10 Things You Didn’t Know About Bagels

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A bagel is a whole lot more than a round roll with a hole in the middle
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Real bagels, like real pretzels, are briefly boiled before heading to the oven.

Any bagel lover will tell you that comparing a well-made bagel to a regular old roll is like comparing caviar to canned tuna. A roll is just some bread with a crust on it, while a bagel — a real bagel, not one sold next to the English muffins at the supermarket — is a true work of culinary art. There’s much more to a great bagel than meets the eye, so come along and learn 10 things you probably didn’t know about this legendary baked good.

10 Things You Didn’t Know About Bagels (Slideshow)

First of all, let’s get one thing out of the way. When it comes to bagels, there are two very different variations: the mass-produced ones wrapped in plastic on grocery store shelves (think Lender’s), and the real ones, made from scratch in bagel shops and sold (if you’re lucky) still piping hot. The former are, unfortunately, how most of us are introduced to bagels, and the latter are (also unfortunately) found mostly in the New York metropolitan area and a few scattered hotspots throughout the country. But if you ever find yourself in a place with great handmade bagels, don’t pass up the opportunity to try one.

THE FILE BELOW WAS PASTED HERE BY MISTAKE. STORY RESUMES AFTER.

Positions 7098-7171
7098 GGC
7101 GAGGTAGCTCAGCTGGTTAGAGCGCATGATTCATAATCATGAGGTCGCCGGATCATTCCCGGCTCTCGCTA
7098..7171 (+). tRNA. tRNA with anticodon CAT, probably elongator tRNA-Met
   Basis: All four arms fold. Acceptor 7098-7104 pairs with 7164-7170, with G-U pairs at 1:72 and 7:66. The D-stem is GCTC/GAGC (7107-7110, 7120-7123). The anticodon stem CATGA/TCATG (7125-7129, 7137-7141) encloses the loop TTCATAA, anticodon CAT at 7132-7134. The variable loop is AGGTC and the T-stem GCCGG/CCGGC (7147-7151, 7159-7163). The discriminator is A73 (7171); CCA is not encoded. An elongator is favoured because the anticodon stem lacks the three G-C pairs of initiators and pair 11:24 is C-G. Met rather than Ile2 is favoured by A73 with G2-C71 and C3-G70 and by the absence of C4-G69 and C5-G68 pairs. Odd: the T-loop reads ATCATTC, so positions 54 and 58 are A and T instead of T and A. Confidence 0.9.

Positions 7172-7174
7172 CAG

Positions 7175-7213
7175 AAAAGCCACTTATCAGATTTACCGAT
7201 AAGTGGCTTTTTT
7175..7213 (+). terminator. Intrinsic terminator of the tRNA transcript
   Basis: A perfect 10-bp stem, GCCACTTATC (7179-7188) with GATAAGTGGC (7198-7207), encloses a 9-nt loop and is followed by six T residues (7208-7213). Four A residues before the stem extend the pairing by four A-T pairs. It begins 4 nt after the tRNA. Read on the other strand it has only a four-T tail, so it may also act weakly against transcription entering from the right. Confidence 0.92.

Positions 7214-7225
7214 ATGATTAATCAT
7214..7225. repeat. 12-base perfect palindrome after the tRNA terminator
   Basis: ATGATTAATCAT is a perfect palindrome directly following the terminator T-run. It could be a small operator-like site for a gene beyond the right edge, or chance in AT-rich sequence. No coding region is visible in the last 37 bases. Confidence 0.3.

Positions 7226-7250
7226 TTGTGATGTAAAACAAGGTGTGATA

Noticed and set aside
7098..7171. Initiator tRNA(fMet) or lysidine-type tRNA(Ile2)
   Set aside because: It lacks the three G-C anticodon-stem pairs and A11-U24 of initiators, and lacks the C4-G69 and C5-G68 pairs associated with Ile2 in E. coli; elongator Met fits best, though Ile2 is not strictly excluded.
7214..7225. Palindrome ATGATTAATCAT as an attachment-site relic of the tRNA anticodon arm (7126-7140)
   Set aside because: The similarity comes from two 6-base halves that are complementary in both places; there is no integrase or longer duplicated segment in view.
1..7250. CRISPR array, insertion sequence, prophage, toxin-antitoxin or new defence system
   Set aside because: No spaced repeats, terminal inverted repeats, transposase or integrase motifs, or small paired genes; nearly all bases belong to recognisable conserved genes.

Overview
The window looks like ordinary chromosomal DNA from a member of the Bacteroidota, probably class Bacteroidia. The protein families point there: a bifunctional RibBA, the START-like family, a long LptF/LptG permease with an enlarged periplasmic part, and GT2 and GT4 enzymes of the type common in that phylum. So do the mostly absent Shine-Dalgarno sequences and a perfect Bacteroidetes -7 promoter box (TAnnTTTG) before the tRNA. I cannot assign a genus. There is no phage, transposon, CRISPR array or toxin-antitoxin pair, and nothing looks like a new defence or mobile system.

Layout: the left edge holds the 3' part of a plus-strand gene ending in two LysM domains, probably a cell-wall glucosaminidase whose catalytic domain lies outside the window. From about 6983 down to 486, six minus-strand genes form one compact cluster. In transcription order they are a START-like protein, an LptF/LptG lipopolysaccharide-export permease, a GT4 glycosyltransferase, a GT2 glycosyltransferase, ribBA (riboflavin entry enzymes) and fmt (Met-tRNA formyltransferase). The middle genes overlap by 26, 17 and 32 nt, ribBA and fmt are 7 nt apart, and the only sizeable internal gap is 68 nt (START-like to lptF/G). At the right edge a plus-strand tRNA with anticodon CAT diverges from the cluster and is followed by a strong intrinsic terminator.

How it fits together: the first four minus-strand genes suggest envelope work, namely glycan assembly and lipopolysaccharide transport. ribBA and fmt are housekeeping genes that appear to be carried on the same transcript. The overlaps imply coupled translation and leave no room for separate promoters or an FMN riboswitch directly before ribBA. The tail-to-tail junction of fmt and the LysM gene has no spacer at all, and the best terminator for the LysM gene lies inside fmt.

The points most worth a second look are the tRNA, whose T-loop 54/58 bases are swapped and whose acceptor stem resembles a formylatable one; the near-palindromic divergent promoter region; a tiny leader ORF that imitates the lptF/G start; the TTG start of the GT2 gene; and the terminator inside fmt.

A great bagel is denser than your average roll, slightly chewy, with some tug when you bite into it; the exterior is well-browned, shiny, and even crisp. It should taste malty and possibly slightly sweet (especially the Montreal-style bagel, made with honey), and any additions, from cinnamon and raisin on the inside to poppy or sesame seeds or dried onion or garlic on the outside, shouldn’t overwhelm that essential flavor. And if your bagel comes from a classic bagel shop (meaning that it’s been freshly-baked and is ideally still warm), then toasting it should be a serious no-no.

There are few savory baked goods more delicious than a hot bagel, right out of the oven. If you find yourself in an old-fashioned bagel shop, the first question you should ask is “What’s hot?” Spring for one of those (it won’t cost you much!), eat it right out of the bag, and you’ll see what all the fuss is about. Yes, bagels are high in carbohydrates, but when topped with a schmear of cream cheese and some thinly sliced smoked salmon, and maybe washed down with a mimosa or two, there are few more delicious ways to start off a weekend morning. But behind this delicious breakfast is a long and storied history, and we bet that there are a whole lot of things you didn’t know about this humble and storied baked good.

Its First Mention Dates Back to 1610

The bagel was invented in Krakow, Poland, and was a staple of the Polish diet in the 1500s and 1600s. The first written mention of the bagel (spelled “bajgiel”) comes from the 1610 Krakow “city regulations,” which states that bagels were a popular gift for women in childbirth. The earliest appearance of the word in English, spelled as we now spell it, on the other hand didn't come until 1932.

Its Name Has a Very Lengthy History

The word bagel has a fairly lengthy etymology. The word apparently derives from the Yiddish beygel, which in turn can be traced to words in Middle and Old High German and Old English. The word's ancestors in various languages include būgan, bēagböugel, and beygl, all of which mean approximately the same thing: “ring.”

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